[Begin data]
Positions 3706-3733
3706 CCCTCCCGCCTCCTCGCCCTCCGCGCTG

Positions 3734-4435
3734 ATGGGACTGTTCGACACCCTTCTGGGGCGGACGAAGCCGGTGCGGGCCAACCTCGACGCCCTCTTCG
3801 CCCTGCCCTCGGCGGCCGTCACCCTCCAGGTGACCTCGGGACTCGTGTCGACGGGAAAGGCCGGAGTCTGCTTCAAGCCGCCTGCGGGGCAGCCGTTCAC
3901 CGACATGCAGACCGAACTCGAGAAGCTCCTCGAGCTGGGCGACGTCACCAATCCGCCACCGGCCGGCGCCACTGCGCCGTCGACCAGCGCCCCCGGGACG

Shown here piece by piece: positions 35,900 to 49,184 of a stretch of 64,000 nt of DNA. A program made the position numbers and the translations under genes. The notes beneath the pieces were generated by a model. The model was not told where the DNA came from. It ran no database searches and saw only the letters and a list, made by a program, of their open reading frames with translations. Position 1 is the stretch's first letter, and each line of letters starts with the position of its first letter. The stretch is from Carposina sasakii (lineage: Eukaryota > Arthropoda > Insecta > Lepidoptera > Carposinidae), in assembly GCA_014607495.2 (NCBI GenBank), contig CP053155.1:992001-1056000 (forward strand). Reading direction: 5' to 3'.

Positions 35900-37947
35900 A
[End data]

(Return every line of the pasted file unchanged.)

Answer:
Positions 3706-3733
3706 CCCTCCCGCCTCCTCGCCCTCCGCGCTG

Positions 3734-4435
3734 ATGGGACTGTTCGACACCCTTCTGGGGCGGACGAAGCCGGTGCGGGCCAACCTCGACGCCCTCTTCG
3801 CCCTGCCCTCGGCGGCCGTCACCCTCCAGGTGACCTCGGGACTCGTGTCGACGGGAAAGGCCGGAGTCTGCTTCAAGCCGCCTGCGGGGCAGCCGTTCAC
3901 CGACATGCAGACCGAACTCGAGAAGCTCCTCGAGCTGGGCGACGTCACCAATCCGCCACCGGCCGGCGCCACTGCGCCGTCGACCAGCGCCCCCGGGACG

Shown here piece by piece: positions 35,900 to 49,184 of a stretch of 64,000 nt of DNA. A program made the position numbers and the translations under genes. The notes beneath the pieces were generated by a model. The model was not told where the DNA came from. It ran no database searches and saw only the letters and a list, made by a program, of their open reading frames with translations. Position 1 is the stretch's first letter, and each line of letters starts with the position of its first letter. The stretch is from Carposina sasakii (lineage: Eukaryota > Arthropoda > Insecta > Lepidoptera > Carposinidae), in assembly GCA_014607495.2 (NCBI GenBank), contig CP053155.1:992001-1056000 (forward strand). Reading direction: 5' to 3'.

Positions 35900-37947
35900 A